Kostman - University of Wisconsin Oshkosh

Biology 350/550
Electron Microscopy
Course Description and Syllabus
Fall 2007
Dr. Todd A. Kostman
Halsey Science Center Rooms 156 (office) and 55 (lab)
Office phone: 424-7301
EM Lab phone: 424-0811
e-mail: kostman@uwosh.edu
Office Hours: M, W 2-4 p.m. or by appointment
I am happy to meet with you anytime that I am free, and I will make every effort to be
available. I encourage you to make appointments, as it ensures that I will available. It is
easiest to communicate with me via e-mail, as I move around the building constantly during
the day, so if you try to get me by phone, we will end up playing phone tag.
Course Description
Electron Microscopy is a comprehensive course on the fundamentals of specimen preparation,
microscope operation and the production of excellent micrographs from both the Transmission
Electron Microscope (TEM) and the Scanning Electron Microscope (SEM). Both the theory
and practice(s) of Electron Microscopy will be covered over the course of the semester during
lecture and lab periods. In a nutshell, you will learn about the principles in lecture and apply
them during lab.
Course Objectives
By the end of this semester, you should possess the following skills/knowledge:
1. Ability to prepare specimens for examination on both the TEM and SEM
2. In depth knowledge of the procedures and protocols necessary for specimen
preparation for both TEM and SEM- enough knowledge to enable you to modify
protocols according to the application.
3. Ability to operate both the TEM and SEM at the level I deem appropriate.
4. Basic knowledge of the design and mechanics of scope operation for both
5. Ability to convert raw data collected from scopes (negatives or digital images) into a
publishable form via a photo-enlarger or imaging software.
Course Materials
All lectures will be via Powerpoint. The outlines of the lectures plus handouts of figures that I
will refer to during selected lectures are contained within your lecture/lab manual available at
the bookstore.
The Laboratory: What will happen in lab? Below I have given you an outline of the topic to
be covered in lab each week. During lab, I will use a combination of lecture and
demonstration to show you a technique. Once I am finished with the demo, we will then
devote the remainder of the lab time to practicing the technique(s), with myself present to
guide you along. I must stress here that attending lab is critical to success in the course.
In extreme circumstances, I may be willing to let you make up a missed lab, but if it does not
involve a serious illness, accident, or family emergency, you will be out of luck and have to rely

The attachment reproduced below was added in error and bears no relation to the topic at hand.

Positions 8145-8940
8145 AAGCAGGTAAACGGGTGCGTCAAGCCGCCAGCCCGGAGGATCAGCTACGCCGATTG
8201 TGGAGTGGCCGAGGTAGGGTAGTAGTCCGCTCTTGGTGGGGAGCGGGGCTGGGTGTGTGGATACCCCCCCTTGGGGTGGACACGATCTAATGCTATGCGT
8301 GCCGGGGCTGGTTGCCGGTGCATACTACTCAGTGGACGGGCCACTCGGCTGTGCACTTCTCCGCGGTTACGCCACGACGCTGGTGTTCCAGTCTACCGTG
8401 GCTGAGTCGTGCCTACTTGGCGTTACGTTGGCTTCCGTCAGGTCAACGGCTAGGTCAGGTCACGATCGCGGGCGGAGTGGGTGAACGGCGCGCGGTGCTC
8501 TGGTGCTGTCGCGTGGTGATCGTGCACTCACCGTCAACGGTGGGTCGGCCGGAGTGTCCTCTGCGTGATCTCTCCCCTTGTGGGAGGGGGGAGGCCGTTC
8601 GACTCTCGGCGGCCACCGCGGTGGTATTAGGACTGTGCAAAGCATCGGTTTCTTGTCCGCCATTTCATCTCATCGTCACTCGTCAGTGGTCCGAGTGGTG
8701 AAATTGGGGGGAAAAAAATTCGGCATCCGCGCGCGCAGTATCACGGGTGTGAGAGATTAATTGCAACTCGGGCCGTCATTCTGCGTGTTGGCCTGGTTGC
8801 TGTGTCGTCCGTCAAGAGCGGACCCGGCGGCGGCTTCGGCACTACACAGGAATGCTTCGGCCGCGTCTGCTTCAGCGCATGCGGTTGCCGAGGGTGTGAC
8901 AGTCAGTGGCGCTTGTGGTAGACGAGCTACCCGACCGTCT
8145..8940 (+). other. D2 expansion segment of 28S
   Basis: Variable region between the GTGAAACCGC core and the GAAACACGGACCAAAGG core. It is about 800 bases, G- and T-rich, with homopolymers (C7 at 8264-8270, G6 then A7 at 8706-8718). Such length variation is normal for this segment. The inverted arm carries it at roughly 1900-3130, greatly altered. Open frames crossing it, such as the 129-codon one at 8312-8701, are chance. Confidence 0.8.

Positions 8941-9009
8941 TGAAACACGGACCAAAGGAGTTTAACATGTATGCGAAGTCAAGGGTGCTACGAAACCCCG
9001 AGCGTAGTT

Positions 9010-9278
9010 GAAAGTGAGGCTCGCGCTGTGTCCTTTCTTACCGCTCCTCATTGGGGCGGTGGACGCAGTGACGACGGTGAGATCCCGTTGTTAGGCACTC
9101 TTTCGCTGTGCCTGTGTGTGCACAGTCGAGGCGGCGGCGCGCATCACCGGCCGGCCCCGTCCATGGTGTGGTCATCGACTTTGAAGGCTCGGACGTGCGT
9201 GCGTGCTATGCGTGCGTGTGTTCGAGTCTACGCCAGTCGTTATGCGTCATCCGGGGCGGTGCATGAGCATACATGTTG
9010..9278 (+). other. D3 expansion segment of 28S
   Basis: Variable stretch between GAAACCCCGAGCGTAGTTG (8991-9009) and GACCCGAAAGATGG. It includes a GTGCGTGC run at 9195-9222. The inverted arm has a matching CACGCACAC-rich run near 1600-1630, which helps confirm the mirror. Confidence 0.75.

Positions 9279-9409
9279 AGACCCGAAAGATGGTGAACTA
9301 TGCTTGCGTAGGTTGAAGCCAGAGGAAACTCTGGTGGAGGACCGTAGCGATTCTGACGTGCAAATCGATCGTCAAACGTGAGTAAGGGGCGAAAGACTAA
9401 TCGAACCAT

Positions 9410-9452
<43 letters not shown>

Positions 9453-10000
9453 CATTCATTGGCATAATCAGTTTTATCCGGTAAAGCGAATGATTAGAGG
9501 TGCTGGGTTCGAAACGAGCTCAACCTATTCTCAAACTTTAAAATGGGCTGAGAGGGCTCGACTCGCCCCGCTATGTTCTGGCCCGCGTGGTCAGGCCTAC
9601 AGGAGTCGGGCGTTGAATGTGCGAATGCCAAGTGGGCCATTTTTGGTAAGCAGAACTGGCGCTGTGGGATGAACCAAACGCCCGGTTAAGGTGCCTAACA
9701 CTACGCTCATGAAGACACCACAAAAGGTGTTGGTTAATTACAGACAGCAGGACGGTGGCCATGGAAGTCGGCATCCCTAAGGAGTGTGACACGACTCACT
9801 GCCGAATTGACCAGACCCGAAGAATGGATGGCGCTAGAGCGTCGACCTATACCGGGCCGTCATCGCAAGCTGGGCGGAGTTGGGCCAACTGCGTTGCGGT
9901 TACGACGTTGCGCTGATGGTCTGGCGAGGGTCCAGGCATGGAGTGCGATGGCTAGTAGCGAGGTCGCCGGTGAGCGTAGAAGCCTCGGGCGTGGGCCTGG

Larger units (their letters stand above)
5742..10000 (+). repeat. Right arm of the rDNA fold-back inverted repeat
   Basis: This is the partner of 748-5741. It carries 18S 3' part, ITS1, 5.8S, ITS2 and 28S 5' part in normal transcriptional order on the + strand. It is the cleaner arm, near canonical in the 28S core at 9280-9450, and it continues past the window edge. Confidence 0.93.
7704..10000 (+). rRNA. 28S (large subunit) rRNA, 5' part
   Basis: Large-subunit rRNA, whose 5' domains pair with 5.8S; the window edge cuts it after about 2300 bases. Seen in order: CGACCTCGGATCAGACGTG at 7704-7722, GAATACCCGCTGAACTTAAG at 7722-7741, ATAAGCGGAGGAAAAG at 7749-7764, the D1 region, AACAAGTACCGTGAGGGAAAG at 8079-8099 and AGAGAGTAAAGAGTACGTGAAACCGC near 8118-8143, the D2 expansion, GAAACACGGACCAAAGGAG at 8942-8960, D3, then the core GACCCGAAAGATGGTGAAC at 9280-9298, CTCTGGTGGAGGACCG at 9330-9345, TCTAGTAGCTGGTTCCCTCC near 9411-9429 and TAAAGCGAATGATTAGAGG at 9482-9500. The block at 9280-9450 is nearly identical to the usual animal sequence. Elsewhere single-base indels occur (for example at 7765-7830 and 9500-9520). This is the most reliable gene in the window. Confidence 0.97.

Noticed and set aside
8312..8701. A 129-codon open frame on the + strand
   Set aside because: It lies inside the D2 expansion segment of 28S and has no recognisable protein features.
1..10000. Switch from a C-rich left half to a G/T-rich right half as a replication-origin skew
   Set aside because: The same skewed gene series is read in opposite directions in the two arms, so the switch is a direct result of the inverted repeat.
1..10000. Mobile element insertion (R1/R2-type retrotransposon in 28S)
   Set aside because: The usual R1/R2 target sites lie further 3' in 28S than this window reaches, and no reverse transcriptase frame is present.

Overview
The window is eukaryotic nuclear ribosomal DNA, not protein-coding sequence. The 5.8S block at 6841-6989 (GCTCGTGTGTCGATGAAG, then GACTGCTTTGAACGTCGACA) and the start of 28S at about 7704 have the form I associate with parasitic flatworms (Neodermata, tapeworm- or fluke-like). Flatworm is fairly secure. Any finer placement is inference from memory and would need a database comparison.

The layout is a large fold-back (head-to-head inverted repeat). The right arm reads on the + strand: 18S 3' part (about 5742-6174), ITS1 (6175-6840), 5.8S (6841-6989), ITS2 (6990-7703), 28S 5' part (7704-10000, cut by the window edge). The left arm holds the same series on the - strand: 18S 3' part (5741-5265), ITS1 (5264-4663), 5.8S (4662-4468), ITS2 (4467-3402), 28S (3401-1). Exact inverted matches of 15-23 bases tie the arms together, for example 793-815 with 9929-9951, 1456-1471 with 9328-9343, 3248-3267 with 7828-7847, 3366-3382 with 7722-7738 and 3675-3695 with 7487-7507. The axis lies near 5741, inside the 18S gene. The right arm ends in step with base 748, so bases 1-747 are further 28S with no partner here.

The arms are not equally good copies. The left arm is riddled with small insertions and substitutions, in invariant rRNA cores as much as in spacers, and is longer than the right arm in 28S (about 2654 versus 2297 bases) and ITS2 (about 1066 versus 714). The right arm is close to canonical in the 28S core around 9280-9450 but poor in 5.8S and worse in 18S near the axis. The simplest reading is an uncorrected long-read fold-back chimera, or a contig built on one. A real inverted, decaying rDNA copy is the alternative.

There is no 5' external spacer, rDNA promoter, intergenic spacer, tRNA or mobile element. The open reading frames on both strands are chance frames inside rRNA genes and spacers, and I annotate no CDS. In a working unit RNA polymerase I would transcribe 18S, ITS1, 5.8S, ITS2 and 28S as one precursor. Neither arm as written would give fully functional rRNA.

on the help of your classmates. Note that you will attend either the Tuesday or Thursday
section of the lab but not both. Both sections will be covering the same topics at the same
time. If you need to attend a different section for just one session due to a conflict please see
Cooperation: During the course of the lab sessions and other times, you will be working very
closely with the other members of the class. I encourage you to help each other out when it
comes of mastering the techniques, as this is a great way of learning them yourself. What I do
not want, however, are group efforts when it comes to producing negatives and prints. Feel
free to give pointers, but each of you have to do your own work.
Time Commitment: One last comment I will make is about how to succeed in this class.
Considering the amount of work, I deem it impossible to complete the assigned objectives
during class time alone. You will have to come in at other times if you want to do well. I do
restrict use of the scopes without my supervision until I have officially checked you out: once I
have done so, you can use them anytime of the day or night. All other equipment may be
used without a formal "checkout", as long as you feel comfortable using it.
Lecture and Lab Schedule-Electron Microscopy Fall 2007
Week of
Lecture Topic
Lab Exercise
Sept. 5
Introduction, History;
Lab tour, safety, split into lab groups
Sept. 12
SEM Specimen prep
SEM sample preparation/SEM operation
Sept. 19
SEM Design/Systems
SEM operation
Sept. 26
Fixation for TEM
SEM operation and collection of digital images
Oct. 3
Fixation, Dehydration, Infiltration SEM operation-energy dispersive X-ray
microanalysis, Fixation for TEM
Oct. 10
Resins, Knives, Sectioning
Embedding for TEM, block trimming
Oct. 17
Exam I-Lectures 1-6
Ultramicrotomy-set-up and thick sectioning;
staining thick sections for LM
Oct. 24
TEM Image Formation
Ultramicrotomy-thin sectioning and collecting
sections on grids, TEM operation
Oct. 31
TEM Design and Systems
Staining thin sections, TEM Operation-alignment
Nov. 7
TEM Design and Systems
TEM operation-focusing and taking pictures
Nov. 14
Vacuum systems
Scanning and printing negatives for TEM
Nov. 21
No lecture-Thanksgiving break
open lab on Tuesday
Nov. 28
Photography and digital imaging
Dec. 5
EM applications, other
open lab
microscope types
Dec. 12
Second exam-lectures 6-12
open lab
Since this is a very hands-on course, much of your grade will depend upon the time and effort
you put into learning the techniques and operating the microscopes. If you put in the effort,
you will do well. I am not expecting perfection, but I do expect you to do your best. With this
in mind, the grading is weighted heavily towards my assessment of your performance of
various tasks related to specimen preparation, scope operation, and production of final
images. There will be two lecture exams, one at mid-term and one at the end of the semester